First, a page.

In earlier days, I used to read a lot of “epic fantasy” – multi-volume, 1000 page monsters. I became a little disillusioned with the genre when I concluded that often these novels are written in such lengthy manner simply to sell more copy. The worst offender in my mind was The Wheel of Time. I starting reading that series shortly after it came out, so I had to frequently wait for the next installment. Eventually, at about book 6 or 7, I decided I had lost track of everything so I reread from the beginning, taking notes by hand (this was before the days of Internet wikis…). Through this process I realized that for several books, almost no plot movement occurred whatsoever. The characters were pretty much in the same state as they were at the end as they were at the start.
So that turned me off of the Wheel of Time (still haven’t finished it; only mildly curious at what happens — but I’ll probably troll the wikis rather than read) and I guess the genre in general. I would compare these fantasy epics to an episodic TV show rather than a concise movie. I prefer good movies to TV shows too, for the same reason – shows just seem so drawn out, and the interesting points could easily be consolidated into a shorter format. Quality, not quantity!
Anyway, I didn’t really know anything about The Way of Kings except that it reviewed well, and that I enjoyed Sanderson’s Elantris, which was a good, concise, single-volume fantasy novel. But lo and behold, Sanderson apparently caught Wheel of Time fever while finishing off the series after Robert Jordan’s death. The Way of Kings clocks in at 1000 pages, and “The Stormlight Archive” is planned for 10 volumes (of which 2 are written). Yikes. I’m not sure I can commit to that, Brandon!
For the record, I did think it was an entertaining bit of world-building and a decent plot. (A bit long of course; Kaladin’s story arc in particular repetitively flogged an expired equus.) The armies of the kingdom of Alethkar are besieging the Parshendi on the Shattered Plains, an expanse of plateaus separated by deep chasms. Six years earlier, a mysterious assassin in white killed King Gavilar of Alethkar for unknown reasons, but the Parshendi took credit (even though they were friendly or neutral towards Alethkar up to that point) without revealing a motive. The Parshendi are only vaguely similar to humans; they have dark red-marbled skin, have a connected consciousness and appear to have a tribal, primitive culture.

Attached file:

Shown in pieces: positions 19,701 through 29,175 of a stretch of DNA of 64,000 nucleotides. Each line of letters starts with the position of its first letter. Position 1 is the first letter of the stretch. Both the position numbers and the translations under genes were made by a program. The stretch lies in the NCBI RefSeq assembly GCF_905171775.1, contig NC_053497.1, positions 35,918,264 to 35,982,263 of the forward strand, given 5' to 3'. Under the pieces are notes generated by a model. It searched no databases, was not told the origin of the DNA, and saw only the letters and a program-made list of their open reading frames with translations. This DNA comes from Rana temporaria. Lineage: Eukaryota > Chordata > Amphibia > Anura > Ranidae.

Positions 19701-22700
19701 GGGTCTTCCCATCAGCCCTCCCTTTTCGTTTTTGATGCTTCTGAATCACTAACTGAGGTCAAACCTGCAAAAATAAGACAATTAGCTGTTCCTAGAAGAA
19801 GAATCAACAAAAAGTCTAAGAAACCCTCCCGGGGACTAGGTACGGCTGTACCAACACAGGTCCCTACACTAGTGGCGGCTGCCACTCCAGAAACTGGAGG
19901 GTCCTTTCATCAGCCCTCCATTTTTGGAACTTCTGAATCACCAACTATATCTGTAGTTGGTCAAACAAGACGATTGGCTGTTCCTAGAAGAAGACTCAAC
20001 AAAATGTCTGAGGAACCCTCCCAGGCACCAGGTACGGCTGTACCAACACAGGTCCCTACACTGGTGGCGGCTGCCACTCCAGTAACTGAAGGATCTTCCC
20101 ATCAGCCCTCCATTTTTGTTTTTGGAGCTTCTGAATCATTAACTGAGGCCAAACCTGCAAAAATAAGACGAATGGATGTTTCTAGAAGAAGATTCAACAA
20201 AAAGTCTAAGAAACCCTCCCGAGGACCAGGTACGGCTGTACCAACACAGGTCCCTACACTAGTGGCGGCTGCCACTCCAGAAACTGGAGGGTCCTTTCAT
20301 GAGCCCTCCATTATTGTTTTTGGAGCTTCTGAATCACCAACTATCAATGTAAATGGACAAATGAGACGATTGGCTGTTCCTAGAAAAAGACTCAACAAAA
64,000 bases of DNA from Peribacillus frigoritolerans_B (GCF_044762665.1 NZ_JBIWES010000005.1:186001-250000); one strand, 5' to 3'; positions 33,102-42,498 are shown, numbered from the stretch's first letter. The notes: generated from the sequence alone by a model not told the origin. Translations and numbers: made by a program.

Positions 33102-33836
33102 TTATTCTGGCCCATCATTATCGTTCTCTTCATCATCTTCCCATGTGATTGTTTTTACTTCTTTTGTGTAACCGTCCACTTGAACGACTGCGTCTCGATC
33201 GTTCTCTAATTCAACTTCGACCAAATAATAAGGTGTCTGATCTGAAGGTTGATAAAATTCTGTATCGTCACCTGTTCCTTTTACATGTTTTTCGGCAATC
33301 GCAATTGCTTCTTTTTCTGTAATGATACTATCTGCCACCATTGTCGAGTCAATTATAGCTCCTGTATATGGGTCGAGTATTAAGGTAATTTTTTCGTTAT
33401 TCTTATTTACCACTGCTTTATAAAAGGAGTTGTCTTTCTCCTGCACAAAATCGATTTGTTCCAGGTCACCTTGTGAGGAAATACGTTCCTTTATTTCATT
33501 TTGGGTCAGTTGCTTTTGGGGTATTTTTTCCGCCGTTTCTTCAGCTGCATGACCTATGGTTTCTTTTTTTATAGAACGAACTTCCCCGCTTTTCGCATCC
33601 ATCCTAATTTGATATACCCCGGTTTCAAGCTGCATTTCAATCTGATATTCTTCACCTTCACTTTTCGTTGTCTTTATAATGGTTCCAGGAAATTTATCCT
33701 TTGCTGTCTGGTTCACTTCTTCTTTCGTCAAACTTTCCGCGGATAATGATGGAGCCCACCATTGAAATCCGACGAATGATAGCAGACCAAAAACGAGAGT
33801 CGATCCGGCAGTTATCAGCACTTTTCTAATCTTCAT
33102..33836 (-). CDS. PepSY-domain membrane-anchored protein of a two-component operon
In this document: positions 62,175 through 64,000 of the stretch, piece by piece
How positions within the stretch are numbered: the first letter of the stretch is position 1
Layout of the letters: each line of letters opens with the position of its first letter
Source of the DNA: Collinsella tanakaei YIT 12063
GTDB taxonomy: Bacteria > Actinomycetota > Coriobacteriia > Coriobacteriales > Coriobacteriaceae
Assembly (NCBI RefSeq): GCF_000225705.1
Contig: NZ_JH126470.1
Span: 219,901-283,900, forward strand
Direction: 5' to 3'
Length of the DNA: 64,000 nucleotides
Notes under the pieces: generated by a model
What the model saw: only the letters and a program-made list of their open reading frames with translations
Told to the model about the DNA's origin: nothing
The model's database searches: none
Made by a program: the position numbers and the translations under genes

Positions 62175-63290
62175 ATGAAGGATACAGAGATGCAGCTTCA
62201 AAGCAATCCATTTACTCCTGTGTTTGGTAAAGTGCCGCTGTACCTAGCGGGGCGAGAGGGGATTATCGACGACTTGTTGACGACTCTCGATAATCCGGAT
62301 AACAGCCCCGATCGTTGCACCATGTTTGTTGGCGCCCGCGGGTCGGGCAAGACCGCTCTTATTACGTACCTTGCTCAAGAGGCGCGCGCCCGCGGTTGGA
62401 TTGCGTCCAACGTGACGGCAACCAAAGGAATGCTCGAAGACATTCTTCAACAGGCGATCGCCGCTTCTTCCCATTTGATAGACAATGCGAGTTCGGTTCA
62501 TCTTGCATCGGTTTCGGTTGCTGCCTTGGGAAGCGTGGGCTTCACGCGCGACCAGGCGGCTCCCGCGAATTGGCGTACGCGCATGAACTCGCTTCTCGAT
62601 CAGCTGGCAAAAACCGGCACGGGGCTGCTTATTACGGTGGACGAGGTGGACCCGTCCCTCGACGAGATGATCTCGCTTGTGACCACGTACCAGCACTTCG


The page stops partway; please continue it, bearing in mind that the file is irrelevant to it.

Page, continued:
Kaladin – Most of the chapters are devoted to Kaladin, a slave who is forced to work as a bridgeman, carrying long bridges across the Plains so that the army can cross to the next plateau. The life expectancy of a bridgeman is pretty short due to the arrow-equipped Parshendi not caring to let them cross over. Kaladin rallies his bridge crew, intent on proving to himself that he can protect them, despite failures in shielding his dead brother, squad mates in the regular army, and fellow slaves during an escape attempt (these incidents are related only briefly in flashbacks).
Dalinar – Gets the next largest chunk of chapters. A highprince of Alethkar, and brother to the dead king. Obsessed with honor and uprightness, which is not such a bad thing. Gets visions during highstorms, which teach him about the past but also provide plenty of mystery.
Shallan – young woman, talented in sketching, apprenticed to the scholar Jasnah (daughter of Gavilar). She and Jasnah spend the book in Kharbranth, researchin’ stuff. And she tries to steal Jasnah’s Soulcaster. Shallan has some shadowy family backstory that isn’t covered in much depth – next book, probably.